Yoga – asanas and pranayama have shown to improve insulin sensitivity in T2DM.[48] Insulin sensitivity is found to be significantly higher in regular practitioners of yoga.[49] The observed increase in glucose sensitivity could be attributed to the possible activation of AMPK through muscle contractions involved during yoga postures.[50]

Adipose tissue and inflammation

Increase in the pro-inflammatory markers and decrease in the anti-inflammatory markers are often observed in T2DM and prediabetes.[51] Adipocytes are now known to be the key regulators of glucose homeostasis. Adipokines play an integral role in the etiopathogenesis of T2DM and modulation of adipocytes could therefore be a useful therapeutic strategy in T2DM.[52]

Reduction in the pro-inflammatory markers such as tumor necrosis factor α, interleukin-6, C-reactive protein (CRP) and high-sensitivity CRP, and increase in the anti-inflammatory markers such as adiponectin are consistently reported through various studies on yoga.[53],[54],[55] Adiponectin activates AMP kinase of liver and thereby help reduce hepatic glucose production (HGP).[56] Role of adiponectin on improving endothelial nitric oxide synthetase (eNOS) and resultant increase in endothelial nitric oxide production is well established,[57],[58] which is beneficial in the prevention of neuropathy, cardiovascular complications and improve delayed wound healing in diabetes. A systematic review on the effect of exercise on adiponectin states that moderate-intensity exercise programs have significant impact on the adiponectin levels.[59] This was ably supported by a study which found regular yoga practise to increase adiponectin levels.[53]


In 1854, the renowned physiologist Claude Bernard observed that a lesion in the floor of fourth-cerebral ventricle could induce diabetes and postulated that brain plays a central role in glucose homeostasis and diabetes pathogenesis. The notion remained popular up until the discovery of insulin by Banting and Best in 1921, and the identification of liver, muscle and adipose tissue as the principal target organs of insulin on glucose metabolism.[60] Furthermore, a strong evolutionary link is observed between neurons and the insulin-producing β-cells in various animals.[61],[62] Even in higher animals, the hypothalamus senses blood glucose levels, in a similar way as the β-cells.[63]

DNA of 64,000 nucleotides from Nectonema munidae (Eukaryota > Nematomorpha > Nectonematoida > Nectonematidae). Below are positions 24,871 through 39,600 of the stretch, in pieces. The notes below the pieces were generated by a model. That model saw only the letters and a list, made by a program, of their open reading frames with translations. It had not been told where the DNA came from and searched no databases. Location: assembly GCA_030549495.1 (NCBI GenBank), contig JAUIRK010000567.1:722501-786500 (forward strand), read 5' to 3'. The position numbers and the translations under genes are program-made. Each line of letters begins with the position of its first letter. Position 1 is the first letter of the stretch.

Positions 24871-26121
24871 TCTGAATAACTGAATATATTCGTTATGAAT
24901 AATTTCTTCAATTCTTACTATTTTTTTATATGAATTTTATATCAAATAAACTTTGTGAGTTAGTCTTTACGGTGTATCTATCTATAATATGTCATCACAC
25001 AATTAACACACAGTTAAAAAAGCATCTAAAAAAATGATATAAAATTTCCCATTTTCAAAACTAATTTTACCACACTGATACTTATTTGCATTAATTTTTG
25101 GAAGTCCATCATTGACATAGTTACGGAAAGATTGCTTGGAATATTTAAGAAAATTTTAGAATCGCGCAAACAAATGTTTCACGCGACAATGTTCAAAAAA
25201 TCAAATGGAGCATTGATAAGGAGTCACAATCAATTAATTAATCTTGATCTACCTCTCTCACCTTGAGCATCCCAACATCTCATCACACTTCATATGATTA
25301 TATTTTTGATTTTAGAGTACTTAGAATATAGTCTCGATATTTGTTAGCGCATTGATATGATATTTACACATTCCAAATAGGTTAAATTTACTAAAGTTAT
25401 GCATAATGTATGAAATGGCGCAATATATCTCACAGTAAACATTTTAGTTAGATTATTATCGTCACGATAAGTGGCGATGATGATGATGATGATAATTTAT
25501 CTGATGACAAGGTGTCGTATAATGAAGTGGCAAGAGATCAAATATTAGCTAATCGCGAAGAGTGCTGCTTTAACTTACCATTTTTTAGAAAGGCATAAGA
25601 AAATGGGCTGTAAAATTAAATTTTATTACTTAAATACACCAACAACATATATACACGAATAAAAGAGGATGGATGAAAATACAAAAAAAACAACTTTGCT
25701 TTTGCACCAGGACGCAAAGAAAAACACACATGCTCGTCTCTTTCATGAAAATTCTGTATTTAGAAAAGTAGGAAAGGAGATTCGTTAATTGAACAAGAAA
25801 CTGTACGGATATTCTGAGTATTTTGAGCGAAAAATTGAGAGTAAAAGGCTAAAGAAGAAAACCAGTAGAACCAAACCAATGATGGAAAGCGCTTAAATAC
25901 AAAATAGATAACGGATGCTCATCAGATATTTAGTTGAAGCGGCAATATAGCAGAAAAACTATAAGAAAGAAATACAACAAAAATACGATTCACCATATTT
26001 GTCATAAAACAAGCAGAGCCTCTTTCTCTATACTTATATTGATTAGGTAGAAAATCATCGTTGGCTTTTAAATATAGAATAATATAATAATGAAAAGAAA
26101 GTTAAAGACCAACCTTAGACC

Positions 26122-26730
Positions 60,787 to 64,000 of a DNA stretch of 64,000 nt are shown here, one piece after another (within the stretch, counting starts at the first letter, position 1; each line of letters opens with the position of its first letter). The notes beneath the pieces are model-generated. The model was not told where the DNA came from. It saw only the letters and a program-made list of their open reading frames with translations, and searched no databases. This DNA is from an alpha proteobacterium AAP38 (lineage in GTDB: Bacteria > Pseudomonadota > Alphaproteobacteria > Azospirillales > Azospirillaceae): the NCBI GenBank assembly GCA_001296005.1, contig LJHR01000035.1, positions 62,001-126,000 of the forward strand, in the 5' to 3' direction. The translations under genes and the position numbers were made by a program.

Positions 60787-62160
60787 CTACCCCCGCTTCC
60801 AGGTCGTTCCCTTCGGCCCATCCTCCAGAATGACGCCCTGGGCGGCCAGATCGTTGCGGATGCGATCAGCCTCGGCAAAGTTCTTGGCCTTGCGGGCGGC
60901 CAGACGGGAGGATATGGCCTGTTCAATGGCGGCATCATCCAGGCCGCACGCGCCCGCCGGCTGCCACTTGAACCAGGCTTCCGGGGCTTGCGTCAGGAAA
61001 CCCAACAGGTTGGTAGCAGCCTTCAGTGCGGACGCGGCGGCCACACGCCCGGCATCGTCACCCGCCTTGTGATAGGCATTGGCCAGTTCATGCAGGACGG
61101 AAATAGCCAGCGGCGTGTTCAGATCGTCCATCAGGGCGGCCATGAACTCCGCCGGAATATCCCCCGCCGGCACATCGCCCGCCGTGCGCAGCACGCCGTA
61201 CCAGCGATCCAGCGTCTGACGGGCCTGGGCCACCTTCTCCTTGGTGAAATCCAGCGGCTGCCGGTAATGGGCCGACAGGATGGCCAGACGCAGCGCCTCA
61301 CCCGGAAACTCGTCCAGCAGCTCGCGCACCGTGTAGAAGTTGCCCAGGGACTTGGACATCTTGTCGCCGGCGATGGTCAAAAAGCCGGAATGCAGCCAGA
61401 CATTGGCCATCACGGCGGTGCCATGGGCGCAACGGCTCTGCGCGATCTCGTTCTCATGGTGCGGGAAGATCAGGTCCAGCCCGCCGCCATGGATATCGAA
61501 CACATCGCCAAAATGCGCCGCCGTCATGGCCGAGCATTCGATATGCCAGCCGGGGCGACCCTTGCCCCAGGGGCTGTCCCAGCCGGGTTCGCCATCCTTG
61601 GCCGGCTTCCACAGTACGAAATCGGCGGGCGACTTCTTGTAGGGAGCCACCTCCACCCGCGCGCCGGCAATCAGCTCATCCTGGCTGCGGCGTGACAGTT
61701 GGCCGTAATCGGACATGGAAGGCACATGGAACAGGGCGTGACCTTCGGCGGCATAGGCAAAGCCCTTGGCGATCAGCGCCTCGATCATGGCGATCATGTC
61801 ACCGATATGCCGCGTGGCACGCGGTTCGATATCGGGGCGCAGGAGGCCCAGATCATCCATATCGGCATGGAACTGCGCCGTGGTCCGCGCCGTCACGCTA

The available literature clearly suggests a high degree of association between brain and glucose metabolism. There are many glucose-sensing neurons in the brain, particularly in hypothalamus (arcuate, ventromedial and paraventricular nuclei) which helps in systemic glucose homeostasis.[60],[64] Injecting smaller doses of glucose or insulin into these discrete areas of the brain can lower blood glucose levels and increase liver insulin sensitivity, independent of the amount of insulin in circulation.[65] Administration of leptin into the third ventricle reverses insulin resistance and diabetes phenotypes in lipodystrophic mouse at doses too low to have any effect outside the brain and is ineffective otherwise when administered peripherally.[66] Conversely, deletion of receptors for either insulin or leptin from certain specific hypothalamic neurons causes systemic insulin resistance and glucose intolerance, indicating the physiological role of these neurons on systemic glucose metabolism.[67],[68] brain-derived neurotrophic factor (BDNF) prevents apoptosis and preserves insulin-secreting capacity of β-cells.[69] Similarly, serotonin is also reported to increase β-cell proliferation.[70] Some yoga studies have reported improvement in the BDNF and serotonin levels following practise of yoga.[71],[72] Conversely, disturbances in the glucose metabolism also affect the brain. HbA1C of more than 7% increases the risk of developing mild cognitive impairment by 4-fold.[73] T2DM is associated with a 1.5–2.5-fold increased risk of cognitive dysfunction.[74],[75] A cognitive decline is observed very early, during IGT and metabolic syndrome.[76],[77],[78]